Moreover, in the case of roofs used as parking areas or flat green roofs, the heavy weight that the materials need to withstand must be considered.
TeMa Building Solutions proposes its T-Kone G Drain studded membrane and the Tematex range of geotextiles for flat green roofs.
T-Kone is an HDPE studded membrane available in various versions: T-Kone S, T-Kone, T-Kone G Drain, T-Kone G Drain Plus and T-Kone G Drain Grip. T-Kone S and T-Kone are bare, whereas T-Kone G Drain is bonded with a geotextile, T-Kone G Drain Plus with a geotextile and a damp-proofing element, and T-Kone G Drain Grip with two geotextiles.
As you can see, you will need to make the right choice depending on what you want to obtain. Each solution meets different needs, including the mechanical protection of waterproofing and a drainage function. In any case, these applications are quick and easy to lay. Here, we can discover tips for laying T-Kone.
Mechanical protection of waterproofing with T-Kone
Where do I start?
First of all, you need to clean the work surface of any debris and check the wall to which the product is to be applied so that there are no defects that might damage the materials.
Then you need to use chalk to mark out the area where the drainage system is to be installed (a), making sure that you lay the membrane well beyond this point.
Start unrolling T-Kone (b) preferably from the centre of the wall, with the tab facing upwards, and aligned with the chalk line. The membrane needs to be laid with the studs facing the wall. This will create an 8 mm air gap between the waterproofing and the membrane.
Unroll the panels and apply them horizontally or vertically, fixing them against the wall. If the height of the wall does not allow it, they can be laid vertically and any excess fabric can be cut off. The sections must be placed side by side and overlap by about 20-30 cm on each side (a+b).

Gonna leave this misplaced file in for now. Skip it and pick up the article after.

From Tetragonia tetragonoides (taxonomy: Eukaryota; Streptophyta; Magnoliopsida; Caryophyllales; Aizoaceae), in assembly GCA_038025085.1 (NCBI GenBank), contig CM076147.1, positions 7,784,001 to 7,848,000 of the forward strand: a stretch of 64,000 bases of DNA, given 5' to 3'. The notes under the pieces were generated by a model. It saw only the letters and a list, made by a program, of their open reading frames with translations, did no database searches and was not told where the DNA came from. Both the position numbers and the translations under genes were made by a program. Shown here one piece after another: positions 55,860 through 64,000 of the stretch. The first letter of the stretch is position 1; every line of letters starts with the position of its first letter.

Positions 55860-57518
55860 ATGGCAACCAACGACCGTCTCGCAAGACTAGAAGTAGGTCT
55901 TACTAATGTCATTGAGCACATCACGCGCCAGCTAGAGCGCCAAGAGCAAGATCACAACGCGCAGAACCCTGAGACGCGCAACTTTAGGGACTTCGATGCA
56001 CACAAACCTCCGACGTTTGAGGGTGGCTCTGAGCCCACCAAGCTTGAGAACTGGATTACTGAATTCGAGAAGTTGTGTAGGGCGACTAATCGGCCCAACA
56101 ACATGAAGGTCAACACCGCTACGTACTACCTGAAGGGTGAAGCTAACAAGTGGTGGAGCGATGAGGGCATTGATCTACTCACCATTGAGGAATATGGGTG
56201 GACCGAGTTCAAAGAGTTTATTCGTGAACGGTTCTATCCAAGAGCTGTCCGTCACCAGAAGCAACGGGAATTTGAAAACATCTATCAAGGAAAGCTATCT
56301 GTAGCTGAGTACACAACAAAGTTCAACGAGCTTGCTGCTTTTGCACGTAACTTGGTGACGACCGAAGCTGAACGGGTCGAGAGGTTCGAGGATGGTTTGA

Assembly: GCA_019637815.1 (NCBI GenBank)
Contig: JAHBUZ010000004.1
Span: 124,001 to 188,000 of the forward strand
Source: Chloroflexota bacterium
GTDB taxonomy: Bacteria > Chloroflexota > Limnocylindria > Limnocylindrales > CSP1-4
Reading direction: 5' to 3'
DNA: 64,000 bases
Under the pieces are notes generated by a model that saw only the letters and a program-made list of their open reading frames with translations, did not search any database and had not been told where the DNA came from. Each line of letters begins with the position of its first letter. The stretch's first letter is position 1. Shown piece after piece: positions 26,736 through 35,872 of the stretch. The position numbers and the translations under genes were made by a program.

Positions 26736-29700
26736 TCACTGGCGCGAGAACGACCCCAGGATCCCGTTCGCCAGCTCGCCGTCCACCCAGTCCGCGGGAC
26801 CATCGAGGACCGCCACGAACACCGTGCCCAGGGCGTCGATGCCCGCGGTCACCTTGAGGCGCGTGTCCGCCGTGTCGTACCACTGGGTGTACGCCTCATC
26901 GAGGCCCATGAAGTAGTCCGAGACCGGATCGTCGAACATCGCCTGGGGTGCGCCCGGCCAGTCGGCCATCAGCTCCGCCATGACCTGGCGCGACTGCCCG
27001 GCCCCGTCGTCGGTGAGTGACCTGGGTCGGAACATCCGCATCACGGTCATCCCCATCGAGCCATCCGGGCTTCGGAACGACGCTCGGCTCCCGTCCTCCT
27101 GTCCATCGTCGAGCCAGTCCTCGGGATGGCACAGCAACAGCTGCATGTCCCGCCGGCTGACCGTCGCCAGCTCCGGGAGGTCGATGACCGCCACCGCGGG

These are just a few basic tips for laying T-Kone. Discover all the applications for TeMa studded membranes directly on the site TeMa.
Research conducted in the building market has found that most construction disputes are due to damage caused by water and damp seeping into retaining structures.
In order to avoid inconveniences of this magnitude that are discovered in the course of time, designers and installers undertake to protect foundations. TeMa has therefore developed products and systems that protect waterproofing during backfilling operations, thus guaranteeing the stability of intervention work over time. For practical purposes, we propose two types of fairly common intervention works in civil engineering by showing you how two of our studded membranes work.
Retaining walls are intervention works that have the main purpose of retaining slopes or soil embankments during works such as the construction of roads below ground level. Various types of wall can be built: in masonry or reinforced concrete, or using precast concrete elements.
Whichever solution is used, you always need to consider and comply with specific hydrogeological features: TeMa laboratories offer a range of membranes that meet such requirements, whereas technicians and installers can assist in choosing the best solution to use.